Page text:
John Wayne


He placed his cup hard onto the saucer, and several people looked up. He said that after a full diner breakfast there was nothing better than to rinse one’s mouth out with a little hot coffee.

“Enigmatically, this cup,” he looked at his, “seemed to be more than empty, seemed to not even be a cup any longer,” and as the waitress began to fill his cup he touched her wrist with one finger. It was not unlike how the waitress tested a handle’s temperature before gripping it fully. “The eggs were as sour and metallic as a lie,” he went on, “but there is as nothing as satiating as a good lie.” She returned to her frying pan. She sprinkled pepper into the pan. He tried to hold back a crack, a playful crack about the shape of the waitress’s body, and he managed to. But her skin had the sheen of poultry that has been left overnight on a counter, and this came tumbling out. “It is rare to feel perfectly at home in one’s juices,” he explained, but clearly she had taken his comment the wrong way. He checked quickly the discoloration and foreign matter on the paper napkin and was now standing in the doorway of the small diner. He had the ability to move this swiftly.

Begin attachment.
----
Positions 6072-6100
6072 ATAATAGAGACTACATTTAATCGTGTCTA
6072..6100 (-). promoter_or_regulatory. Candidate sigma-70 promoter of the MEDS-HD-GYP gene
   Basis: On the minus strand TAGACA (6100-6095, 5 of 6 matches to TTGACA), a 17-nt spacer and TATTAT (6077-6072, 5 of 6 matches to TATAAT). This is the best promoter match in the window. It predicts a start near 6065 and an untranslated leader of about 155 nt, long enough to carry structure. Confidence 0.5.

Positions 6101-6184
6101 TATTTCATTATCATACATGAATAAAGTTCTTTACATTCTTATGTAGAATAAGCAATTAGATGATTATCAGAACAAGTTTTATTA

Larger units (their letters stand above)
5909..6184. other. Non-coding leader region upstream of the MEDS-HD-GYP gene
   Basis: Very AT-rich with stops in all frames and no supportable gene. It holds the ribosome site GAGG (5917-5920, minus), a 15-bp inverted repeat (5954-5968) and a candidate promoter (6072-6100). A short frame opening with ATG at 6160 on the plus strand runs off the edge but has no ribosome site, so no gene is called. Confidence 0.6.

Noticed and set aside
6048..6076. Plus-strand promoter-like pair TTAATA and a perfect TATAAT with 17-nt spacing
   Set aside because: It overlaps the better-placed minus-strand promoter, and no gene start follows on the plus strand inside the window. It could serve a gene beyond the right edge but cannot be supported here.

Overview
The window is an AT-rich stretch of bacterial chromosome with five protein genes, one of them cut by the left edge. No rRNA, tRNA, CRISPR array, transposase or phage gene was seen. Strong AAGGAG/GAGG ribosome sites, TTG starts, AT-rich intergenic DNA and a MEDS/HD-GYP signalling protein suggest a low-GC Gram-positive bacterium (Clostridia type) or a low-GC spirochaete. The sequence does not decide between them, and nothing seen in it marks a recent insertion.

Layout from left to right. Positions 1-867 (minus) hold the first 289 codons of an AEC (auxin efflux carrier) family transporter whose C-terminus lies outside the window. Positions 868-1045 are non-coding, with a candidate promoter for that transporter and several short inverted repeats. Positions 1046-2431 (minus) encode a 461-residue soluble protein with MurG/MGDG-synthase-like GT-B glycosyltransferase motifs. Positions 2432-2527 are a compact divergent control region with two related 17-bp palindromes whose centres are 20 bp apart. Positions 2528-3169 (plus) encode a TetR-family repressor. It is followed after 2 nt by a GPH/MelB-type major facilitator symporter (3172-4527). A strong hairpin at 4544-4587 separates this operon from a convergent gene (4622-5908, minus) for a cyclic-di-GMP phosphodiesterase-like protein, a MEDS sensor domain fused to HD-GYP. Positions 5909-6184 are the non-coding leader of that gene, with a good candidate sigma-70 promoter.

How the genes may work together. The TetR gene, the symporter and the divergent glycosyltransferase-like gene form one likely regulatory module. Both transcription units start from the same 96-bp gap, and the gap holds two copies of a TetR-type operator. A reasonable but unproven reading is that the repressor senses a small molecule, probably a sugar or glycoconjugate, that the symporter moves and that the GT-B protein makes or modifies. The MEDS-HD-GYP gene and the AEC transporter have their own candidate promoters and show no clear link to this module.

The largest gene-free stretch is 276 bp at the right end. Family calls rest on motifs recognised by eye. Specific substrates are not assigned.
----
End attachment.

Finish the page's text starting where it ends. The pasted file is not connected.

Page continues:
After walking for some while he came upon a shack. Small and plain, he thought, though much garlanded with unnecessary shingles and shutters. It made him think of a child whose parents had smothered it in colorful bandages. Go inside? he thought.

He was the kind of man who asked himself this question several minutes after having gone inside and begun to rifle through the desk drawers and the stack of pictures on the desk.   

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